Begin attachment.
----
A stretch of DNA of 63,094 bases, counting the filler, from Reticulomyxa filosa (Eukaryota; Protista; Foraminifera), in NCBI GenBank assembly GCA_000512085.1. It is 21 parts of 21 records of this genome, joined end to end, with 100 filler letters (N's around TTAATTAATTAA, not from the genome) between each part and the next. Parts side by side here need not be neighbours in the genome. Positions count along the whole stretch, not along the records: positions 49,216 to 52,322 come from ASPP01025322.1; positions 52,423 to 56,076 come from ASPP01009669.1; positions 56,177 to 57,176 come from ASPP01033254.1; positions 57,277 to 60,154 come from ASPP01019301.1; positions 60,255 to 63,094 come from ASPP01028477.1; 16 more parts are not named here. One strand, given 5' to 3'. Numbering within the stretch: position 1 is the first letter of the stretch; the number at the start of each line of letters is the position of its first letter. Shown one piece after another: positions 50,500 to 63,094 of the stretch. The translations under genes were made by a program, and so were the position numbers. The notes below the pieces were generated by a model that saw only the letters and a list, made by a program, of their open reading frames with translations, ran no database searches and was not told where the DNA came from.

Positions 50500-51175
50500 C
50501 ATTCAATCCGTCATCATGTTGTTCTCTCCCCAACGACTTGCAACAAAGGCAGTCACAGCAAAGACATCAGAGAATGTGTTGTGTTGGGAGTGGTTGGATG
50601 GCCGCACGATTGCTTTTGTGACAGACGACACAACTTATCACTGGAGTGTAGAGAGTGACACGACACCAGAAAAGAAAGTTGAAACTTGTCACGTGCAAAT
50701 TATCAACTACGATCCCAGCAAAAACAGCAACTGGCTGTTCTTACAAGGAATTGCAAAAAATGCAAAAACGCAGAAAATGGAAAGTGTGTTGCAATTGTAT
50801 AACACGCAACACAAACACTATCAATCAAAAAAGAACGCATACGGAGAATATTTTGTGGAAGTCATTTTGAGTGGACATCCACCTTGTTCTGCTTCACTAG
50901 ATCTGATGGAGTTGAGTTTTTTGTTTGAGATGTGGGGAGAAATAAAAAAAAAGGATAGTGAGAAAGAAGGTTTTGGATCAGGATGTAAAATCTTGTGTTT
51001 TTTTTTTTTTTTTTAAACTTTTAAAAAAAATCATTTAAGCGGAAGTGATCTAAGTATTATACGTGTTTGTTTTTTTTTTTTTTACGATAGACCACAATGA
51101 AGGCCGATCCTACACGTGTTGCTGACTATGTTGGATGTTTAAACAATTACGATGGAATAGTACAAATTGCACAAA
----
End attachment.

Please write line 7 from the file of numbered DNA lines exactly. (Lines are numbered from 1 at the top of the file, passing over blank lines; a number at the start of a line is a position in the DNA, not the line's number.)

50801 AACACGCAACACAAACACTATCAATCAAAAAAGAACGCATACGGAGAATATTTTGTGGAAGTCATTTTGAGTGGACATCCACCTTGTTCTGCTTCACTAG